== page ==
emalaj23
BAN USERdidn't mean to brag  just suggesting that sometimes its easier to try to code it rather than explaining it in text
my solution is very similar to his in that we keep a map where the key and value represent the range of consecutive numbers, except that i combine the ranges of consecutives before and after, so when inserting 4 with existing entries (2,3) (3,2) (5,7) (7,5), all of that is simplified to (2,7) (7,2)
O(n) time & space, as simple/short as possible
public static List<Integer[]> compute(List<Integer> ints, int sum){
Set<Integer> intsNeeded = new HashSet<Integer>();
List<Integer[]> answer = new ArrayList<Integer[]>();
for(Integer num : ints){
if(intsNeeded.contains(num))
answer.add(new Integer[]{num, sum  num});
else
intsNeeded.add(sumnum);
}
return answer;
}

emalaj23
June 15, 2013 O(n) solution traversing the list only *once*
public static Set<Integer> compute(Set<Integer> ints){
Map<Integer, Integer> map = new HashMap<Integer, Integer>();
// produce map of ranges of consecutive numbers
for(Integer key : ints){
if(map.containsKey(key)) continue;
map.put(key, key);
if(map.containsKey(key+1)){
map.put(map.get(key), map.get(key+1));
map.put(map.get(key+1), map.get(key));
if(map.get(key) != key+1) map.remove(key+1);
}
if(map.containsKey(key1)){
map.put(map.get(key), map.get(key1));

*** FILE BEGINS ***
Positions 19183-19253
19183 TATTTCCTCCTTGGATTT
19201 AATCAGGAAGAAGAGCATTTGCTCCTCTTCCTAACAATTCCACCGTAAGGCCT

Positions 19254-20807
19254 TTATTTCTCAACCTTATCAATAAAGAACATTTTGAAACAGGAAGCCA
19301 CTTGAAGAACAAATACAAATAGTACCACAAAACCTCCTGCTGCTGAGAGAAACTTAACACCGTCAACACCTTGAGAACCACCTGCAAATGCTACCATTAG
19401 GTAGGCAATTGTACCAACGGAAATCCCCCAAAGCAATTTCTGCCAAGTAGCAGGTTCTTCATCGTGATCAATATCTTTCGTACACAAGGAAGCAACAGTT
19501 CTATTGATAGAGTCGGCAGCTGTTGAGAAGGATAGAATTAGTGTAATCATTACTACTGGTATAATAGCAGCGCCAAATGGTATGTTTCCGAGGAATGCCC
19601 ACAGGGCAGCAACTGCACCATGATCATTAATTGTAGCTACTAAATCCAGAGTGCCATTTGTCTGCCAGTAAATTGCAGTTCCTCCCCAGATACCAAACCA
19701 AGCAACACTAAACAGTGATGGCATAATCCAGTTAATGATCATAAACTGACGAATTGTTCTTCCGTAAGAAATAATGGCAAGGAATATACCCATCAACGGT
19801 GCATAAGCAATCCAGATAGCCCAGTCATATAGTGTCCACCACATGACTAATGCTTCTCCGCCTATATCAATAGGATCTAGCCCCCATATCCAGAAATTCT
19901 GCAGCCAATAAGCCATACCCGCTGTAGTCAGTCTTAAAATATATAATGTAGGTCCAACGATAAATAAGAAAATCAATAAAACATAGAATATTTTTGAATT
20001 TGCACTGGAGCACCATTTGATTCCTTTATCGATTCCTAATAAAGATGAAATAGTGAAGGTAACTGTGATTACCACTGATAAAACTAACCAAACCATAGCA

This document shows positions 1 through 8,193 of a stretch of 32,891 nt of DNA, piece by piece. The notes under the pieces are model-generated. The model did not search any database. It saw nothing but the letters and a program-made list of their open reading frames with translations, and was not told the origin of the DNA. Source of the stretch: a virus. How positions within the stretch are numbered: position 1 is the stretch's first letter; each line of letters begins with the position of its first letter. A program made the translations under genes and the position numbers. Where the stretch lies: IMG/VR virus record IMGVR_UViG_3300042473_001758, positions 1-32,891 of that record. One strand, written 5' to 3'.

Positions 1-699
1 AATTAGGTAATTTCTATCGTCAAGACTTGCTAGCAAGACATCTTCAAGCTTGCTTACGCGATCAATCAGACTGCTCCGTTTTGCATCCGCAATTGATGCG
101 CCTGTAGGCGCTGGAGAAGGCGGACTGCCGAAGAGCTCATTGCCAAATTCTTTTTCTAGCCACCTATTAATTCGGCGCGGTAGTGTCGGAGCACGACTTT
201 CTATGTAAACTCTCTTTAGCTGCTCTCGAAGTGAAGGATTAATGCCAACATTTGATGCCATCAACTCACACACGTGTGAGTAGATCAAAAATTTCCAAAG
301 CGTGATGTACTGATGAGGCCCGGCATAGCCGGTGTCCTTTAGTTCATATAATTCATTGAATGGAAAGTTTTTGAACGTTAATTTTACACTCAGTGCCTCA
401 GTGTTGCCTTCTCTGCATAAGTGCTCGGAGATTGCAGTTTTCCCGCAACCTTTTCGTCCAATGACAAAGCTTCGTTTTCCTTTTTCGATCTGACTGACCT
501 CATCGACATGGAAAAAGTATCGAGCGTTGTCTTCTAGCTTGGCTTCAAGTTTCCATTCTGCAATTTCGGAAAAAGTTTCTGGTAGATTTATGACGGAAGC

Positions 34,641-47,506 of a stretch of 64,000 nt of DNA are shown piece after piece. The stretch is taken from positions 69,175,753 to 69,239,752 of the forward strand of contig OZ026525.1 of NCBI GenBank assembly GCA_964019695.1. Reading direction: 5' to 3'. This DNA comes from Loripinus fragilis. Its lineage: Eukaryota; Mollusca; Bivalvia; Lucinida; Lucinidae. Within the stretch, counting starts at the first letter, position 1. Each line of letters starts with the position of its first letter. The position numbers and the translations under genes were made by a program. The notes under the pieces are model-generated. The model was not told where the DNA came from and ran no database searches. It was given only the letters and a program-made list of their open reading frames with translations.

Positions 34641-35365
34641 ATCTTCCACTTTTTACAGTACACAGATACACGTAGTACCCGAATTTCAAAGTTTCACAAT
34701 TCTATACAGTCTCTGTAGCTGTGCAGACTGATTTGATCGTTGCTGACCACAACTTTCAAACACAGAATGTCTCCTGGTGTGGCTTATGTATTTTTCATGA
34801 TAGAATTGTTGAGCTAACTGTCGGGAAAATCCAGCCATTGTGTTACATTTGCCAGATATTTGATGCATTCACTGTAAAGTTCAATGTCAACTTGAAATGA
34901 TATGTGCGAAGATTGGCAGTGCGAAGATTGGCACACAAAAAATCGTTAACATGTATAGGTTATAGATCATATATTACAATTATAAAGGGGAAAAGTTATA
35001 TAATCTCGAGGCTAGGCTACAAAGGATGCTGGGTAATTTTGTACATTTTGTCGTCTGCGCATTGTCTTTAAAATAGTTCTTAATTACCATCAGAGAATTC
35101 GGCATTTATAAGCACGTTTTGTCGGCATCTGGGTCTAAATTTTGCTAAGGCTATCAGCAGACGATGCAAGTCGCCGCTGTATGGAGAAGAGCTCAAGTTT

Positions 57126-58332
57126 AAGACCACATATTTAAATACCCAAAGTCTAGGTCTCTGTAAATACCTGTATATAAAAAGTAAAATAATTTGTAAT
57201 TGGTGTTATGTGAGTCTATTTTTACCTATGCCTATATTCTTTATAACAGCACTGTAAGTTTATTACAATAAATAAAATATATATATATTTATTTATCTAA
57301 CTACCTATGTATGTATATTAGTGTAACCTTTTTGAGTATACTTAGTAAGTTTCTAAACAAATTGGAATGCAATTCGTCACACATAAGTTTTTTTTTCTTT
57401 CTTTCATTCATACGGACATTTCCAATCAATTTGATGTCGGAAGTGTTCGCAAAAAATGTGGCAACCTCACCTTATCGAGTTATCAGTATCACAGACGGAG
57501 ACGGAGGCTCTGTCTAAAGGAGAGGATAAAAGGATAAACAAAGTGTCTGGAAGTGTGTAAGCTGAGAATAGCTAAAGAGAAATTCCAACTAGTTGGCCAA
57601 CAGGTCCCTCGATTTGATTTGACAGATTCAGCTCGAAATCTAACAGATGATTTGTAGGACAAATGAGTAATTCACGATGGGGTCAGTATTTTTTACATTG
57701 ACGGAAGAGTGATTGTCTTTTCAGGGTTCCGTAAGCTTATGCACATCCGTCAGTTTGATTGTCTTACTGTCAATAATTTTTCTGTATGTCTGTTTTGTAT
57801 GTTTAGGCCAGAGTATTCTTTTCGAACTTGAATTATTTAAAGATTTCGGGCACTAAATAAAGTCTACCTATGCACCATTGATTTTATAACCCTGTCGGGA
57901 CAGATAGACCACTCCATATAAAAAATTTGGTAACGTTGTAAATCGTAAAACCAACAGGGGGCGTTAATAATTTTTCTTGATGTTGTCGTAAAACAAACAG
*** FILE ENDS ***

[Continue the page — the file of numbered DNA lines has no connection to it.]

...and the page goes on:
map.put(map.get(key1), map.get(key));
if(map.get(key) != key1) map.remove(key1);
}
}
// find longest range
int longest = Integer.MIN_VALUE, start = 0;
for(Entry<Integer, Integer> entry : map.entrySet()){
if(Math.abs(entry.getKey()  entry.getValue()) > longest)
start = Math.min(entry.getKey(), entry.getValue());
}
// create the list to return
Set<Integer> answer = new HashSet<Integer>();
for(int i = start; i <= start+longest; i++)
answer.add(i);
return answer;
}

emalaj23
June 15, 2013 @oOZz
Its important to be aware of the context of the problem; keep in mind that a dictionary normally contains hundreds of thousands of words, whereas a standard application for this could be Scrabble, determine what words can be produced by 7 letters.
In this light, looping through, for example, 200,000 words in the dictionary checking if each can be made w/ the given letters is much much slower than just producing the 2^n possible words and checking them against the dictionary (thats 2^7 = 128 words rather than 200,000).
Here's what I would do:
step 0: preprocess the dictionary so, rather than being a set of words, it is a map of a group of letters in ascending order (ex: word becomes dorw) to the set of words that can be made with this key (this only needs to be done once at the very beginning)
then for each set of 7 letters:
step 1: compute the powerset (set of all subsets) of the 7 letters (this represents all combinations and is only 128 groups of letters)
step 2: sort each to be in ascending order of character (the key in our map)
step 3: check the dictionary for this key  the value represents all the words that can be made with that group of letters .. throw these into a final set which represents your answer
static int findLowestCommonAncestor(final TreeNode node, int first, int second){
if((node.getValue() < first) == (node.getValue() < second)){
return findLowestCommonAncestor(node.getValue() < first ? node.getRight() : node.getLeft(), first, second);
} else if(node.getValue() == first  node.getValue() == second){
return node.getValue() == first ? first : second;
} else
return node.getValue();
}

emalaj23
May 05, 2013 Open Chat in New Window
wouldn't insertions into a max heap of 100 elements cost you n * log(100) since thats the depth of the tree for each of n insertions? so total O(n log(m)) where m is the # most frequent we're trying to find
 emalaj23 January 30, 2014